US: Syria gas use 'moral obscenity'
on 26/08/2013 22:45:30
Ratcheting up criticism of Syria's alleged chemical weapons use, Mr Kerry called last week's attack a "moral obscenity" that should shock the conscience of the world.
He said the US has additional information about the attack and will make it public in the days ahead.
Mr Kerry said shelling the affected area afterwards was not the action of a government trying to cooperate with UN investigators trying to assess what happened.
The alleged chemical weapons attack on August 21 that killed hundreds of people has moved the US closer to military action against Syria than at any point during the bloody civil war.
Assad has denied launching a chemical attack.
Mr Kerry said: ''The indiscriminate slaughter of civilians, the killing of women and children and innocent bystanders by chemical weapons is a moral obscenity. By any standard, it is inexcusable and - despite the excuses and equivocations that some have manufactured - it is undeniable.''
The highest-ranking US official to confirm the attack added: "This international norm cannot be violated without consequences."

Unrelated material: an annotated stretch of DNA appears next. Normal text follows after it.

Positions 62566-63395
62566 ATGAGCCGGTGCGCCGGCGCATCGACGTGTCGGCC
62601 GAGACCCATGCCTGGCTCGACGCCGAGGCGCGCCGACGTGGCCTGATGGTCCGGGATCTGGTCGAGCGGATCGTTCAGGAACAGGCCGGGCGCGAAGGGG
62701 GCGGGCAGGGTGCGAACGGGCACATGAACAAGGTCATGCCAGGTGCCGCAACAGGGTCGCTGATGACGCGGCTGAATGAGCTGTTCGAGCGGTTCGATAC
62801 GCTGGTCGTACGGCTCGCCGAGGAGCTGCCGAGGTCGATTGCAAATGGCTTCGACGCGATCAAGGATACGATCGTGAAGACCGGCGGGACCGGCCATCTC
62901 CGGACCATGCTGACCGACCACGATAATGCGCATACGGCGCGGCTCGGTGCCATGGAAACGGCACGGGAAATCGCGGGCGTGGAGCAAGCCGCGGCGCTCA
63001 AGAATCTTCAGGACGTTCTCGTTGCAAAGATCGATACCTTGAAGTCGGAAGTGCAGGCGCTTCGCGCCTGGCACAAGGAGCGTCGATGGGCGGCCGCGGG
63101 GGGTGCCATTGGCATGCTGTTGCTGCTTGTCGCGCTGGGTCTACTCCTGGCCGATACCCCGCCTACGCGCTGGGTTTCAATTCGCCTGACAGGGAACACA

Officials said president Barack Obama has not decided how to respond to the use of deadly gases, a move the White House said last year would cross a "red line". But the US, along with allies in Europe, appeared to be laying the groundwork for the most aggressive response since Syria's civil war began more than two years ago.
The US and its allies appear to be considering a response that would punish Assad for deploying deadly gases, not sweeping actions aimed at ousting him or strengthening rebel forces.
The focus of the internal debate underscores the scant international appetite for a large-scale deployment of forces in Syria and the limited number of other options that could significantly change the trajectory of the conflict.
"What is before us today is real and it is compelling," Mr Kerry said. "Our understanding of what has already happened in Syria is grounded in facts."
The US assessment is based in part on the number of reported victims, the symptoms of those injured or killed and witness accounts.